Bahrain plans to focus on “stringent cost controls” in a bid to slash its budget deficit and cut interest costs, while using investment to drive economic growth, the country’s minister of finance and national economy has said.
The Gulf nation’s government lowered its deficit by as much as 35% in 2018 in an effort to balance the budget by 2022, Bloomberg reported citing Sheikh Salman bin Khalifa Al-Khalifa as saying.
A $10 billion support package pledged by GCC nations, including the UAE and Saudi Arabia, requires Bahrain to trim its budget deficit.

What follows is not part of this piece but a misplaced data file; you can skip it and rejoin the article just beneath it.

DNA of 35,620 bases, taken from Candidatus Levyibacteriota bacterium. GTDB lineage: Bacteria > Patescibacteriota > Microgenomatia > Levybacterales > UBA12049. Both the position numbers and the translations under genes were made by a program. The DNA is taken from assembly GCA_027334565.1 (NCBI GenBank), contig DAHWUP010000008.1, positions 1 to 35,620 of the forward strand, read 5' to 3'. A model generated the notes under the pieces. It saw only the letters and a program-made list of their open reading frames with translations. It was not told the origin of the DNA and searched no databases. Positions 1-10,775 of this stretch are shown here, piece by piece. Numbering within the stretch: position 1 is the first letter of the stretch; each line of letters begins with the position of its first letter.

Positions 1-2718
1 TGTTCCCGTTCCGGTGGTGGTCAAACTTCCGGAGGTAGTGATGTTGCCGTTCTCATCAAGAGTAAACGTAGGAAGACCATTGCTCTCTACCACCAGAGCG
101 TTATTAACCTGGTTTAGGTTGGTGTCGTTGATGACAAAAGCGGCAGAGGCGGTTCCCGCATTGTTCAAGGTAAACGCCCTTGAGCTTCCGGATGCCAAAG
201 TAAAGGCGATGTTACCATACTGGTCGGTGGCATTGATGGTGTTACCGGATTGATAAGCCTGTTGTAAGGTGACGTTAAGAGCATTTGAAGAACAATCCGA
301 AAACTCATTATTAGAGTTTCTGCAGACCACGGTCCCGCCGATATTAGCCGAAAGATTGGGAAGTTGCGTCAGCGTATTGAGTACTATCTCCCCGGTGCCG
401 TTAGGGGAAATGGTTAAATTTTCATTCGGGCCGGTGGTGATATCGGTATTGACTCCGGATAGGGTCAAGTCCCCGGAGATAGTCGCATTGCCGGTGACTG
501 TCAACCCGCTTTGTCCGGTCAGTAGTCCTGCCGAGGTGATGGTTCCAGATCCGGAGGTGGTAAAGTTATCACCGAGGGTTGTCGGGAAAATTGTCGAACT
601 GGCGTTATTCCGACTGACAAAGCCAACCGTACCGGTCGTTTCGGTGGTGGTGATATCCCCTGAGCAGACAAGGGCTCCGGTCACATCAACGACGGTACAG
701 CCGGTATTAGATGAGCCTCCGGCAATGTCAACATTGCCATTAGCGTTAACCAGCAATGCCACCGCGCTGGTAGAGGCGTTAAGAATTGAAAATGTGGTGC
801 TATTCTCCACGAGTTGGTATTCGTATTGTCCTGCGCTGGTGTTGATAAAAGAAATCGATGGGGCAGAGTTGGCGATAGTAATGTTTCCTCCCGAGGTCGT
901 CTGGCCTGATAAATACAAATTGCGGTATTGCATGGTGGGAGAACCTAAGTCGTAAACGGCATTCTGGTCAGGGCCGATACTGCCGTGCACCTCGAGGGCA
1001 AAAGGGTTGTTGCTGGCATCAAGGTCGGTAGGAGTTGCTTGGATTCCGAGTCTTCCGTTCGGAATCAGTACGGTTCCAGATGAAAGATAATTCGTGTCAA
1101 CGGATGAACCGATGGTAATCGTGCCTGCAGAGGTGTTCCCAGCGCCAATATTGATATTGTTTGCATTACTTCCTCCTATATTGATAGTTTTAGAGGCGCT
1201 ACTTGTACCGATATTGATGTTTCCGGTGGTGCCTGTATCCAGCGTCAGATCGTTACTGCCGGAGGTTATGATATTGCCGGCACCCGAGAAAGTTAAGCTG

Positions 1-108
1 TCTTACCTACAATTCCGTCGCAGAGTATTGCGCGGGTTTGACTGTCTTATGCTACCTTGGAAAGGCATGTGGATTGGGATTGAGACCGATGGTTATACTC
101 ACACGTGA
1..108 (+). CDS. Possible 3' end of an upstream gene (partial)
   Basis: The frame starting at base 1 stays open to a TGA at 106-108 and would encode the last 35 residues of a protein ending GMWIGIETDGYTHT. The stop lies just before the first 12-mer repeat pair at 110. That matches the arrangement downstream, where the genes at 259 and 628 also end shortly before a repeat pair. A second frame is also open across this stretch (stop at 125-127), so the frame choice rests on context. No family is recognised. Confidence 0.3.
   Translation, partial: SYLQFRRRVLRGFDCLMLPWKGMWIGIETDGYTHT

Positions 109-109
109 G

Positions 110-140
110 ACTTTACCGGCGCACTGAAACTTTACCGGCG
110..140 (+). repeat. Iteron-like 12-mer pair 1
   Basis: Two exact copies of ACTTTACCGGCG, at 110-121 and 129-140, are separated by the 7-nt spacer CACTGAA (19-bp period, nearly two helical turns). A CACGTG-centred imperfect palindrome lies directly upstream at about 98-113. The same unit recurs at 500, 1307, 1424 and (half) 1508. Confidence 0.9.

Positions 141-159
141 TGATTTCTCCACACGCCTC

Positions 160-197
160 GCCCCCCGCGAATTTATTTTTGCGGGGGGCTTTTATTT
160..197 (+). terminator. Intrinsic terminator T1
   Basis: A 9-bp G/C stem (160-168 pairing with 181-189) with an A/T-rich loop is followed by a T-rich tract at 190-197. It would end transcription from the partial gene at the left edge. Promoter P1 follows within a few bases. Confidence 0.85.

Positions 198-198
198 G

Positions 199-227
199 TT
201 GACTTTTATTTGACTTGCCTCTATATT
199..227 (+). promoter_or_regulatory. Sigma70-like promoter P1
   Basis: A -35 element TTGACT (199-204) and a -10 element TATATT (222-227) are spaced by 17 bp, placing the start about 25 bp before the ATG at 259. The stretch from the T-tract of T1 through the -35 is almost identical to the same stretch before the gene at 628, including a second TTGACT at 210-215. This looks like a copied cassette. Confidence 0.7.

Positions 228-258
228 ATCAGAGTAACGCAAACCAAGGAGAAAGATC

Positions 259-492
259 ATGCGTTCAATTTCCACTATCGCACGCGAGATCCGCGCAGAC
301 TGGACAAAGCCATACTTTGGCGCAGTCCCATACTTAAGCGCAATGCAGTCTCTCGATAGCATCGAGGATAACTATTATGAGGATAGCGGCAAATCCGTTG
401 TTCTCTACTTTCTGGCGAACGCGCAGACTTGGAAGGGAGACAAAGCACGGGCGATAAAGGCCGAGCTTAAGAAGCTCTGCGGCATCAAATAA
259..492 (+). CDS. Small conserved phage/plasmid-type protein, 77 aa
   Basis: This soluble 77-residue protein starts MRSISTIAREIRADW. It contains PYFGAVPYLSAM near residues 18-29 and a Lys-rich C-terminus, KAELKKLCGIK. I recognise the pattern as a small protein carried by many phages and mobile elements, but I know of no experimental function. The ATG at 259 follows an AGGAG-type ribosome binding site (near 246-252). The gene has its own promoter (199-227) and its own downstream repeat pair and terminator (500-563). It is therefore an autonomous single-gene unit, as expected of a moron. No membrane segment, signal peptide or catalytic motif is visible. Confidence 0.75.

“It is very important to ensure we maintain spend where that spend drives economic growth, creates jobs or provides essential services or subsidies,” the minister told the news agency.
In 2014, a plunge in oil prices led Bahrain, and other GCC members, to resort to bond markets in order to finance its budget and replenish its international reserves.
The Gulf aid package will help the smallest GCC economy to borrow from international debt markets at lower rates and avoid a currency devaluation in order to cover half the government’s financing requirements.
Bahrain’s fiscal reform programme included measures to save around BHD 800 million ($2.1 billion) per year including implementing a GCC-approved value added tax (VAT) starting 2019.